This is a 2009 documentary from the History Channel on the new archaeological work going on at the Angkor site which has thrown so much light on this medieval civilisation.
With the help of new technologies that can look beneath the vegetation cover, and even below the earth level, it has been possible to expose the extent of the conurbation, which covered an area of about 1,000 sq km (bigger than New York).
The new work has been largely carried out by Australian archaeologists from the University of Sydney, and we see how these new discoveries have been pieced together, what impact that has had on ideas about the civilisation, and theories of its demise in the mid 15th century.
As with all ancient cultures the most important thing was always water, and the great civilisations of the ancient world were always hydraulic in nature, harnessing the water and allowing for growth and development of cities and civilisations.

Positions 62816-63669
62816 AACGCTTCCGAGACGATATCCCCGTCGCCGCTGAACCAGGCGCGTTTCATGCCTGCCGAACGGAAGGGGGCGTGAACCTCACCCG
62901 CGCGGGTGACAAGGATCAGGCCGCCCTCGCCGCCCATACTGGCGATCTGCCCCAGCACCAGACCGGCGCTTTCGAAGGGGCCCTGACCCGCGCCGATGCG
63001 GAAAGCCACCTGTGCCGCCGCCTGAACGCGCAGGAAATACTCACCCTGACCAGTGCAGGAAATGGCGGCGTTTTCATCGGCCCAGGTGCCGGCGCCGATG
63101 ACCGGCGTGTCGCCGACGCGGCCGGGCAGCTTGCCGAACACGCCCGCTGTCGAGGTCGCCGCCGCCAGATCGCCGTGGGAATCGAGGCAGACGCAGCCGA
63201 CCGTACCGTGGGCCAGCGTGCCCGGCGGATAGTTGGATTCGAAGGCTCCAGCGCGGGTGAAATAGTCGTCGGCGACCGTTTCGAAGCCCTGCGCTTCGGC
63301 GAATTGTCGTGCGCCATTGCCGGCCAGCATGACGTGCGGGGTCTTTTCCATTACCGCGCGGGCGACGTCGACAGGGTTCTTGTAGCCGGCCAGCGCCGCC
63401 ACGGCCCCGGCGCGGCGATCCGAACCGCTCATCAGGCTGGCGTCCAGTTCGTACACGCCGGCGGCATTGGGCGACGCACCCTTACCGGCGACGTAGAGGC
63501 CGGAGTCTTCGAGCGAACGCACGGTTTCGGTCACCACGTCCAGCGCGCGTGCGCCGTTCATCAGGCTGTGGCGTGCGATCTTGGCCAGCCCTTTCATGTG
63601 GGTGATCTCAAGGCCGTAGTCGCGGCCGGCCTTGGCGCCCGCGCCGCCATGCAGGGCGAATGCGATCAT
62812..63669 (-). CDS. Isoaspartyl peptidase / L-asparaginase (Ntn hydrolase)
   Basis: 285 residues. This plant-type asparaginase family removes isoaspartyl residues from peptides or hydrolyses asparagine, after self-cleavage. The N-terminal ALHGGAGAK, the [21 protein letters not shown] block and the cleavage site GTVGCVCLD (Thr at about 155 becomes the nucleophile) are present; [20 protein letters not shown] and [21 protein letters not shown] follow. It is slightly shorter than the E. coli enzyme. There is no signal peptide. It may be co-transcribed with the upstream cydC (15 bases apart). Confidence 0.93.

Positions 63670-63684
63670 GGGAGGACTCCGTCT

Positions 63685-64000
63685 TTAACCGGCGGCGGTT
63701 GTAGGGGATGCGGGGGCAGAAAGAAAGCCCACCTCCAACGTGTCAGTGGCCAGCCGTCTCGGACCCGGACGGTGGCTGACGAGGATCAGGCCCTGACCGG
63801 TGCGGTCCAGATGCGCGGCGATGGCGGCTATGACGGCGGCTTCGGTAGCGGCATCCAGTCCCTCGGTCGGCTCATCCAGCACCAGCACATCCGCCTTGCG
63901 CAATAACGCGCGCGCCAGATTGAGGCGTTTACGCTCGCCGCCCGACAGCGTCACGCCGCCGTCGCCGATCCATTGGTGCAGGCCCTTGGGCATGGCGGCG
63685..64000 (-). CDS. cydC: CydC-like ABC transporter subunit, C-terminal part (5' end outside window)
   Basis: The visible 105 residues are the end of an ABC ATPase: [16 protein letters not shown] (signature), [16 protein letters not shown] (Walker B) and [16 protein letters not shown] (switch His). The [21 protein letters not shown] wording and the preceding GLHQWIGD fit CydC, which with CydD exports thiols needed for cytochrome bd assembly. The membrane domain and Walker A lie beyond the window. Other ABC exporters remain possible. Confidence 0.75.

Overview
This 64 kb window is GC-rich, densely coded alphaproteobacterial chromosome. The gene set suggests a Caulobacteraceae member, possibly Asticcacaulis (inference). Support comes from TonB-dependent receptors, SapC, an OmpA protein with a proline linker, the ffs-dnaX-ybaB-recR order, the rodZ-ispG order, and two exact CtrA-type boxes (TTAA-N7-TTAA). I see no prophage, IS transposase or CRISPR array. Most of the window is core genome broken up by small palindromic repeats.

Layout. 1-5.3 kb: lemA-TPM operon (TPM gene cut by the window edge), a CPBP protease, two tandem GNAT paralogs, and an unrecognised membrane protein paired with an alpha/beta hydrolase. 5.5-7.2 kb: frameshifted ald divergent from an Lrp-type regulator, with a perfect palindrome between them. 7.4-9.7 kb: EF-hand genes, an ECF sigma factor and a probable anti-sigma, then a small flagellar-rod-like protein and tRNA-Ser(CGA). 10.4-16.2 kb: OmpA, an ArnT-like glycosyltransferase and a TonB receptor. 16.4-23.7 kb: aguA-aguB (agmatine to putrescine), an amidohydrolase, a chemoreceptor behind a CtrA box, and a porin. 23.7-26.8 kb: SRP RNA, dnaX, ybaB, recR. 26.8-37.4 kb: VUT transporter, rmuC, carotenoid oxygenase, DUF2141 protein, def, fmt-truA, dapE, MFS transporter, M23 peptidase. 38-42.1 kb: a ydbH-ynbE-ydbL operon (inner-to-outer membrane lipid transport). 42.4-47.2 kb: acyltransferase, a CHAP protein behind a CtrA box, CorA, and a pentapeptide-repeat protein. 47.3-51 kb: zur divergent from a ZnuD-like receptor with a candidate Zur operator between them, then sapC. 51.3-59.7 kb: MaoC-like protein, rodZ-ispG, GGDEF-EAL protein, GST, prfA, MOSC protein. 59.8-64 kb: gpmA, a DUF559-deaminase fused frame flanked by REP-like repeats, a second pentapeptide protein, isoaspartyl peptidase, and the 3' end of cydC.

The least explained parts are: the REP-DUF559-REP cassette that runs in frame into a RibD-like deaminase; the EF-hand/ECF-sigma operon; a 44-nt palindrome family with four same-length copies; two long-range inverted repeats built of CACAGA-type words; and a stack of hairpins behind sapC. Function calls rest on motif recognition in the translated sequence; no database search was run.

The Angkor site however is exceptional in that the sheer size of the extended city outstrips any other city in the pre-industrial world by a factor of ten. The film uses computer imaging, reconstruction and interviews with the experts on the ground to bring a fascinating glimpse of the wonderful achievement that was Angkor.
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